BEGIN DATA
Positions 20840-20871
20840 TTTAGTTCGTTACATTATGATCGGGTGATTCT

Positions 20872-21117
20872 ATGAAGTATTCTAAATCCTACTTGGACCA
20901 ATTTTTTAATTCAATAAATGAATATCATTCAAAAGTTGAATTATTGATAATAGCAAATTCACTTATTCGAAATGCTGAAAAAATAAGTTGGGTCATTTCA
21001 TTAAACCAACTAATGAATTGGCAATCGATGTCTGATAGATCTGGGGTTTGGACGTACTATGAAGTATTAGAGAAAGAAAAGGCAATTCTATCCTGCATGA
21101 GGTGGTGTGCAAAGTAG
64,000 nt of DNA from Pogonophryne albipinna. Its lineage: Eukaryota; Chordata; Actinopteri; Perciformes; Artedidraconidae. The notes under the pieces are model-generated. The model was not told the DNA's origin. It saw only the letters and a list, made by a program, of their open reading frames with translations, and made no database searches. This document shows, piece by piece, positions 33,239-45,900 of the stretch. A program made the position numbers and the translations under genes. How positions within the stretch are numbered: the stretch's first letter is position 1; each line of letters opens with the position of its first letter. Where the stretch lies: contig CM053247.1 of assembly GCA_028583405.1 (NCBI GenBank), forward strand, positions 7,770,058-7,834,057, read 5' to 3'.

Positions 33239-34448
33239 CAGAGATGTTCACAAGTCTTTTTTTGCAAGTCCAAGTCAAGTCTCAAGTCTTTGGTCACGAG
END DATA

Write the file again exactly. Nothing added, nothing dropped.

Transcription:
Positions 20840-20871
20840 TTTAGTTCGTTACATTATGATCGGGTGATTCT

Positions 20872-21117
20872 ATGAAGTATTCTAAATCCTACTTGGACCA
20901 ATTTTTTAATTCAATAAATGAATATCATTCAAAAGTTGAATTATTGATAATAGCAAATTCACTTATTCGAAATGCTGAAAAAATAAGTTGGGTCATTTCA
21001 TTAAACCAACTAATGAATTGGCAATCGATGTCTGATAGATCTGGGGTTTGGACGTACTATGAAGTATTAGAGAAAGAAAAGGCAATTCTATCCTGCATGA
21101 GGTGGTGTGCAAAGTAG
64,000 nt of DNA from Pogonophryne albipinna. Its lineage: Eukaryota; Chordata; Actinopteri; Perciformes; Artedidraconidae. The notes under the pieces are model-generated. The model was not told the DNA's origin. It saw only the letters and a list, made by a program, of their open reading frames with translations, and made no database searches. This document shows, piece by piece, positions 33,239-45,900 of the stretch. A program made the position numbers and the translations under genes. How positions within the stretch are numbered: the stretch's first letter is position 1; each line of letters opens with the position of its first letter. Where the stretch lies: contig CM053247.1 of assembly GCA_028583405.1 (NCBI GenBank), forward strand, positions 7,770,058-7,834,057, read 5' to 3'.

Positions 33239-34448
33239 CAGAGATGTTCACAAGTCTTTTTTTGCAAGTCCAAGTCAAGTCTCAAGTCTTTGGTCACGAG